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P94 Retrospective study to assess the background incidence of Hepatitis B and C in patients with Tuberculosis and latent tuberculosis at Whipps Cross Hospital
  1. VE Beasley,
  2. R Anders,
  3. M Darmalingam
  1. Whipps Cross University Hospital, London, United Kingdom

Abstract

Since 2010 our hospital has aimed to test all new patients diagnosed with tuberculosis (TB) or latent TB for hepatitis B and C. Guidelines from the NICE recommend all new patients with TB should be tested for HIV. However, no such guidelines exist regarding hepatitis B and C screening. We feel patients with undiagnosed hepatitis B and C should be identified prior to commencing anti-TB medication due to the potential risk of severe hepatotoxicity. Recently within London, anecdotally two patients with undiagnosed hepatitis treated for TB, subsequently required liver transplantation as a result of significant hepatotoxicity. A retrospective study was conducted to assess hepatitis B and C incidence within patients treated for TB and latent TB during 2012. Blood results were reviewed for any new hepatitis B/C results. Table 1 shows these results, highlighting that 4.7% of patients screened in both cohorts tested positive for Hepatitis B or C.

The two additional hospitals within the trust contribute a large number of additional TB and latent TB patients, totalling 1115 patients. Through extending the earlier observation of 4.7% Hepatitis B or C incidence in our hospital, there would be an estimated 51 patients affected across the trust.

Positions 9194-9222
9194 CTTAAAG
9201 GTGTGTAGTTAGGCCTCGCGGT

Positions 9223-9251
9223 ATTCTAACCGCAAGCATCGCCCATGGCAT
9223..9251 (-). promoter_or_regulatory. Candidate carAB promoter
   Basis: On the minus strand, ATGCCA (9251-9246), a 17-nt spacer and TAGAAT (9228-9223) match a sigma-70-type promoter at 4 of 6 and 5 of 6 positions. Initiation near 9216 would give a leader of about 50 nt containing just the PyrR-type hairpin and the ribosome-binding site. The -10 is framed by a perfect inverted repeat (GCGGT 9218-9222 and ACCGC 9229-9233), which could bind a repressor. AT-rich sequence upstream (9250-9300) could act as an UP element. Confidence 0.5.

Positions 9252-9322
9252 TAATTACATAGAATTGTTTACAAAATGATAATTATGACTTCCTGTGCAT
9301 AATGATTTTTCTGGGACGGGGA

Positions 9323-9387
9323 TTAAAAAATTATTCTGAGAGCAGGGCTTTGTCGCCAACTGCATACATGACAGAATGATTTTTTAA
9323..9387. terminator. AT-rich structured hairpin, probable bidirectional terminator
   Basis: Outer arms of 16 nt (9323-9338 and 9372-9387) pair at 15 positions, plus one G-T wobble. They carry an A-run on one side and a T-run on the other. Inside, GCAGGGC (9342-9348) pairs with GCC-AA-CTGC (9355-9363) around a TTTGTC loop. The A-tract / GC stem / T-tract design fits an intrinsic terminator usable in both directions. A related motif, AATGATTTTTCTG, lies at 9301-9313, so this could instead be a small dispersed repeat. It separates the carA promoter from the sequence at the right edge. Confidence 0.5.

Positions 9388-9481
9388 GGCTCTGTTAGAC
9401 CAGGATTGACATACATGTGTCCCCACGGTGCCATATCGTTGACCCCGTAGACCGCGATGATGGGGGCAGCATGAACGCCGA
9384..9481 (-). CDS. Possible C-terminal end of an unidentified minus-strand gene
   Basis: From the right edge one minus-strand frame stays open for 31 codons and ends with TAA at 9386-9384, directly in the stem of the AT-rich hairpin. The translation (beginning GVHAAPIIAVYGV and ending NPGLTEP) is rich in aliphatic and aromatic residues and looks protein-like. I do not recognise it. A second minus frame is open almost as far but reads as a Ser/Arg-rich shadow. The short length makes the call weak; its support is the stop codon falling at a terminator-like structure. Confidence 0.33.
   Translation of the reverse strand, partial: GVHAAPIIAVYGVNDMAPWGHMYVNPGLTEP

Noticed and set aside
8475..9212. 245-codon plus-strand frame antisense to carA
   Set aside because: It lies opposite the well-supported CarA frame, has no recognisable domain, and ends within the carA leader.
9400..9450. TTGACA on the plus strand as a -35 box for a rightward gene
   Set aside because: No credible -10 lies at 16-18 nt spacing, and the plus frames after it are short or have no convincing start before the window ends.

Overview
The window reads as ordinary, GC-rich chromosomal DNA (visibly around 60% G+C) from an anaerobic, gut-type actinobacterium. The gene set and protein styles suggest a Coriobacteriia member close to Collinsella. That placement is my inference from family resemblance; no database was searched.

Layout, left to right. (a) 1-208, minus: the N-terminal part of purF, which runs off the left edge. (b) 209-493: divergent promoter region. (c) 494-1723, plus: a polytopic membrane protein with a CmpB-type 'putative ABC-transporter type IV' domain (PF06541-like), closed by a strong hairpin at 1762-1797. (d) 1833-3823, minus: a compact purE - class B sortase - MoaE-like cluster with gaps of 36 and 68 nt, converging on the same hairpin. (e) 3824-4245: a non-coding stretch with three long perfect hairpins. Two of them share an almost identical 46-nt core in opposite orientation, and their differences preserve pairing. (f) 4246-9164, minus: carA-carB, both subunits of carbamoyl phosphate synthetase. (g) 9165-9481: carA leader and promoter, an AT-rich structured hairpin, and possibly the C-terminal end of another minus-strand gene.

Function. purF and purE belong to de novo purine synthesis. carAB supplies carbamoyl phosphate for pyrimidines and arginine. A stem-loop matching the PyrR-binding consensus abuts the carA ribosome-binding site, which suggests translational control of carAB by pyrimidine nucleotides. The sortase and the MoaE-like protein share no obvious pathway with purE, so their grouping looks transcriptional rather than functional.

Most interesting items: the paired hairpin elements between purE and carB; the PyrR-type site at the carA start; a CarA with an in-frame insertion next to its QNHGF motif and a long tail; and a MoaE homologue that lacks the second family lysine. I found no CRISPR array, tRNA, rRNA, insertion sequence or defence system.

Abstract P94 Table 1.

Results of TB patients screened positive for hepatitis.

Based on the individual costs of screening tests for Hepatitis B (£6.30) and C (£5.13), for the 1115 current TB patients, our trust wide hepatitis screening costs were estimated at £12,744. The approximate cost of a liver transplant operation at Kings College Hospital in 2012 was £125,000, not including the additional after care costs and accounting for possible complications. We feel the cost of hepatitis screening is outweighed by the benefits of identifying patients with positive serology in a timely fashion; permitting closer monitoring of their liver function and initiating an early gastroenterology referral.

It is vital we attempt to reduce the morbidity and possible mortality of hepatotoxicity in hepatitis positive TB patients; the financial, emotional and psychological implications for a patient undergoing a liver transplant are enormous. We propose that hepatitis screening is incorporated into current TB guidelines.

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